JOURNAL OF PAIN & SYMPTOM MANAGEMENT | Online – 8 January 2022 – Patient experience of palliative care (PC) serves as an important indicator of quality and patient centeredness. The authors of this article developed a novel patient-reported scale measuring ambulatory PC patients’ experience of feeling heard and understood by their providers. They used self-reported patient experience data collected via mixed-mode survey administration. Combining psychometric information with the expert ratings, the authors established the final four-item scale, which was reliable and had good convergent validity. This novel multi-item Feeling Heard & Understood Scale can be used to measure and improve ambulatory PC patient experience. Abstract (w. references): view source »

The significance of the distinction between “having a life” vs. “being alive” in end-of-life care

MEDICINE HEALTH CARE & PHILOSOPHY | Online – 11 January 2022 – The distinction between the capacity for living life (having a life) vs. basic physical survival (being alive) could play a significant role in end-of-life care. This distinction assists patients to have their decisions respected and supported with clinicians’ responsibilities of beneficence and non-maleficence. By separating these often-conflated, but differing kinds of existing, patients and surrogates can better identify which they regard as more valuable. Facilitating conversations between patients and families in identifying values, interests and preferences helps clinicians provide clinical expertise and information. The distinction between the capacity for living life vs. basic physical survival supports the shared decision-making process... Full text: view source »

MW 750:

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In a recent commentary … a palliative care (PC) specialist, and colleagues wrote that despite decades of research on ACP, there are scant data to show that it accomplishes its goals.1 A 2020 review of more than 60 high-quality recent studies on ACP found no impact on whether patients received the care they wanted, or how they rated the quality of their lives afterward.2 When doctors talk to patients about advance directives, they implicitly promise that the directives will help patients get the care they want and unburden their loved ones, Dr. R. Sean Morrison, a PC specialist observes. “And the reality is that we’ve been pushing a myth,” he adds. view source »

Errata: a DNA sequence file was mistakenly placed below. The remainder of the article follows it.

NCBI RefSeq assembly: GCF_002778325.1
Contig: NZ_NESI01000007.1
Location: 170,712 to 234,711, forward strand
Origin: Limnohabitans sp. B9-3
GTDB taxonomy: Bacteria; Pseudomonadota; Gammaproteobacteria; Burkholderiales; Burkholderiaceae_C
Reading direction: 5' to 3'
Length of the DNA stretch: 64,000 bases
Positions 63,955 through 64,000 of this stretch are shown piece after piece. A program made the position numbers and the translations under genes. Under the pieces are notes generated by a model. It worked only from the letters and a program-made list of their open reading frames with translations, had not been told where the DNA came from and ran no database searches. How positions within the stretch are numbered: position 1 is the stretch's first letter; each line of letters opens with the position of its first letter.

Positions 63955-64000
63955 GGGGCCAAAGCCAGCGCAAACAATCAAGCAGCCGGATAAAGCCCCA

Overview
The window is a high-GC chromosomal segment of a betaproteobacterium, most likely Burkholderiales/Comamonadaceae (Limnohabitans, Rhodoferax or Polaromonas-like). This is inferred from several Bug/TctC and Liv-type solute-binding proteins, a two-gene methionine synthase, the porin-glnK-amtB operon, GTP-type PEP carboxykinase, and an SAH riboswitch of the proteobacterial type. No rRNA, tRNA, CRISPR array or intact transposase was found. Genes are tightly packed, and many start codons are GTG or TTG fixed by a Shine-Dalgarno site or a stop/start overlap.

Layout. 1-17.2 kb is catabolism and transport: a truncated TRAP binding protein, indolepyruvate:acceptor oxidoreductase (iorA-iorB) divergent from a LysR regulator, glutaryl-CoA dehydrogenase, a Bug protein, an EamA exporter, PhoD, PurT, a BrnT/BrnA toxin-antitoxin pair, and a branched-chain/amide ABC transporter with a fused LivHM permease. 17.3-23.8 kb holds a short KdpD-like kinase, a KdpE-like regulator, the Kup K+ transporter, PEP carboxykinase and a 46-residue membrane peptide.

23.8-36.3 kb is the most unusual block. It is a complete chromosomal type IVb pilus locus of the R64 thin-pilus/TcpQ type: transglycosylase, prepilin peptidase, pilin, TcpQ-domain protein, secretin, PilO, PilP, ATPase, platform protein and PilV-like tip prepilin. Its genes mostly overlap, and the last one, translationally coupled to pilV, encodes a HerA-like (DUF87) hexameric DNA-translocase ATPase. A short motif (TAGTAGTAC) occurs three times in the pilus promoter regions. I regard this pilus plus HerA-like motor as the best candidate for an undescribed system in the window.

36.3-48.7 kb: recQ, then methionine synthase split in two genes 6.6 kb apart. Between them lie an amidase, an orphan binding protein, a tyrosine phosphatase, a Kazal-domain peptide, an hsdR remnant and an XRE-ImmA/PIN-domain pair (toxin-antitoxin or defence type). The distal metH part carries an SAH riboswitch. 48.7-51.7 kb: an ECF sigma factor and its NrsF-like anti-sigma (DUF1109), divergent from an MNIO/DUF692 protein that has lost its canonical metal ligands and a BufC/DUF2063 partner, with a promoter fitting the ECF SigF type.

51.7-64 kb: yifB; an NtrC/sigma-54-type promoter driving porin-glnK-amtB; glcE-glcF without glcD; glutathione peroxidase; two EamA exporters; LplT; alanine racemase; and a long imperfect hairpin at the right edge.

1. ‘What’s wrong with advance care planning?’ Journal of the American Medical Association, 2021;326(16): 15751576. [Noted in Media Watch 11 October 2021 (#738, p.7)] Full text: view source »
2. ‘Deconstructing the complexities of advance care planning outcomes: What do we know and where do we go? A scoping review,’ Journal of the American Geriatrics Society, 2021;69(1):234-244. Full text: view source »

A new paradigm is needed: Top experts question the value of advance care planning

KAISER HEALTH NEWS | Online – 6 January 2022 –For decades, Americans have been urged to fill out documents specifying their end-of-life wishes before becoming terminally ill – living wills, do-not-resuscitate orders, and other written materials expressing treatment preferences. Now, a group of prominent experts is saying those efforts should stop because they haven’t improved end-of-life care. “Decades of research demonstrate advance care planning doesn’t work. We need a new paradigm,” said Dr. R. Sean Morrison, chair of geriatrics and palliative medicine at the Icahn School of Medicine at Mount Sinai … and a co-author of a recent opinion piece advancing this argument...1 view source »

1. ‘What’s wrong with advance care planning?’ Journal of the American Medical Association, 2021;326(16): 1575-1576. [Noted in Media Watch 11 October 2021 (#738, p.7)] Full text: view source »

Shifting to serious illness communication

JAMA NETWORK OPEN | Online – 7 January 2022 – Although facing challenging circumstances, patients who have engaged in serious illness communication can better understand difficult prognostic information, recalibrate hopes and priorities, and, when the time comes, make medical decisions consistent with their values. These patients might make a transition to comfort care, or they might choose intensive care. By engaging patients with serious illness and their loved ones in iterative conversations that build trust and an awareness of illness, clinicians could enhance the person-centeredness of care and enable values-based medical decision-making. This Viewpoint focuses on a related emerging construct and promising intervention, serious illness communication, and describes its components, presents evidence supporting the approach, and discusses areas for further research. Full text: view source »

MW 749: